In a recent Instagram interview with Fatman Scoop, Dr. Oz claimed that officials from the US Food and Drug Administration (FDA) and the Drug Enforcement Agency (DEA) separately told him that both agencies are totally down for cannabis reform. However, each of these agencies has blamed the other for blocking their own efforts to put an end to prohibition.
These comments came to light when Scoop asked Dr. Oz his professional opinion on cannabis. The doctor said that he became convinced of the medical value of pot after fellow TV host Montel Williams told him how he successfully used medical marijuana to treat symptoms of multiple sclerosis. Since then, Dr. Oz has become a proponent of medicinal pot, calling it “one of the most underused tools in America,” according to Marijuana Moment.
“We ought to completely change our policy on marijuana,” the doctor told Scoop. “It absolutely works. Now I’ve seen this helping people with sleep issues, with pain issues for sure, and a lot of people who have serious medical problems getting relief—and here’s the thing, you can’t die from it. I’m unaware of any case when anyone has overdosed.”
“It’s a lot safer than alcohol. It’s safer than narcotics. It ought to be used more widely and we can’t even study it that easily because of the way it’s regulated,” Dr. Oz continued. “You know what, I called the DEA—they said, ‘we don’t want this to be illegal. Your government ought to change that. But we got to enforce the law.’ I call the FDA that regulates the drugs, they say, ‘we think it ought to be used, but until the DEA says it’s allowed, we can’t let people prescribe it everywhere.”
The doctor also made it clear that he was only advocating for medical cannabis, and not adult-use. “I have never smoked pot in my life, never gotten high, and I only bring that up because I’m not someone who’s saying this because I personally would use it,” he told Scoop. “I just as a doctor think it makes sense.”
These conversations were held in private, and Dr. Oz did not reveal the names of the officials he spoke with. The full details of the story are likely to remain private, but both FDA and DEA officials have publicly cited each other as the reason that they can’t move ahead with cannabis reform.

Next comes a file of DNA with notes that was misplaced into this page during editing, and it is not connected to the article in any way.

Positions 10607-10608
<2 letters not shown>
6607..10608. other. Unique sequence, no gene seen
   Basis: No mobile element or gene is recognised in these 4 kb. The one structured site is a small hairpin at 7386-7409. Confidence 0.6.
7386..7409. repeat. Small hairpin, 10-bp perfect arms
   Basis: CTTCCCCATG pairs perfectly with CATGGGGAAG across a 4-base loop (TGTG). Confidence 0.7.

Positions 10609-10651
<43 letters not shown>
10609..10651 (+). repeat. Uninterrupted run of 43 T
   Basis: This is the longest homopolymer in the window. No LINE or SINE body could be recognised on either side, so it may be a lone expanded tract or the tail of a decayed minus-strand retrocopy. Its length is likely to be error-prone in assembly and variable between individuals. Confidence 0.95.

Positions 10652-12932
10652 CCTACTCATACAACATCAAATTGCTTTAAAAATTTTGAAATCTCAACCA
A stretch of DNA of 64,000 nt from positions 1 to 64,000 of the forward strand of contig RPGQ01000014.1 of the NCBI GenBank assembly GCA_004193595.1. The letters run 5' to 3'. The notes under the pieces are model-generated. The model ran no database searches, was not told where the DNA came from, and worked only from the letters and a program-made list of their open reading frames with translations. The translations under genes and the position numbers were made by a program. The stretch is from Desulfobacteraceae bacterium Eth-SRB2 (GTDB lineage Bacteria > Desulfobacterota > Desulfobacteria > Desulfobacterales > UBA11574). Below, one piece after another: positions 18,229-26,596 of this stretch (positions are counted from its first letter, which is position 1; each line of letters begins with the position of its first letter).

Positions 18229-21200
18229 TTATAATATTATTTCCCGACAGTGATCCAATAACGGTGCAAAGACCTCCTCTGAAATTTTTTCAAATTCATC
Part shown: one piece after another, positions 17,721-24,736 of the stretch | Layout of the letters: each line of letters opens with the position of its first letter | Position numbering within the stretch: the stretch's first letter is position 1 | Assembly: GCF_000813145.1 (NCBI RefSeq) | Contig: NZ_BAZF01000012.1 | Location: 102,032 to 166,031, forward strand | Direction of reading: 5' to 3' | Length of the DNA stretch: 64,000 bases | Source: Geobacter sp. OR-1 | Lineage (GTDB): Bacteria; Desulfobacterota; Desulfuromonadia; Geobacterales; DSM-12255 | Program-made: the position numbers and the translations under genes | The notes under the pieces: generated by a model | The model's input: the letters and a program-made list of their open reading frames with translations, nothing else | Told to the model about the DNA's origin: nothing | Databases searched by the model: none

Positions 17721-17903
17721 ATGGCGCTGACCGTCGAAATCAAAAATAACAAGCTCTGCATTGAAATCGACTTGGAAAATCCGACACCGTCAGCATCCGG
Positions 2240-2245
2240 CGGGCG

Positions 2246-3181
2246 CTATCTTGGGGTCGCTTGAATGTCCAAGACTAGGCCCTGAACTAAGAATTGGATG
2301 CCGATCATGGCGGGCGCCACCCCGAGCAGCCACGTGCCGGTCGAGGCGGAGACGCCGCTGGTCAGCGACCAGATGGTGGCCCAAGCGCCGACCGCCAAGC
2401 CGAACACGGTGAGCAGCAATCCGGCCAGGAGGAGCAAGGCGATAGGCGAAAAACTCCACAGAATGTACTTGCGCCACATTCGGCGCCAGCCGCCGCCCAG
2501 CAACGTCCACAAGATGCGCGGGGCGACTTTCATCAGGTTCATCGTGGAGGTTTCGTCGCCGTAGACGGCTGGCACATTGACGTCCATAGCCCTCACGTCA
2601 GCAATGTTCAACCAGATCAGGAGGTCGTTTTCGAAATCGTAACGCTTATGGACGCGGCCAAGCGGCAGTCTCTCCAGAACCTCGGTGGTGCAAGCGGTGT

So far, it has been unclear whether the two agencies have just been using each other as an excuse to continue America’s longstanding cannabis prohibition or not. But, if what Dr. Oz says is true, it is possible that both agencies might finally be able to reach an agreement that could see the prohibition against medical cannabis finally come to an end.
[Canniseur: Great study, mostly because I exercise and agree with it!!! Do I exercise more when I smoke? Probably not. But I do exercise and I do watch my diet, so my “n” of 1 says this study is absolutely accurate!]
For decades, mainstream media has painted cannabis users as lazy, couch-locked slobs. But, scientists are finding that people who use pot are actually healthier and more active than those who abstain from the plant.
Cannabis consumers aged 60 and older are more likely to lead healthier lives than non-users of the same age group, according to a new study published in the American Journal of Health Behavior. This study compared the health and fitness habits of 28 older cannabis users to 136 non-users.
Each of the subjects was already participating in another four-month study examining the relationship between changes in physical activity and cognitive function in older adults. During the course of the study, researchers measured each participant’s body mass index (BMI) and asked them to self-report how often they exercised or engaged in physical activity.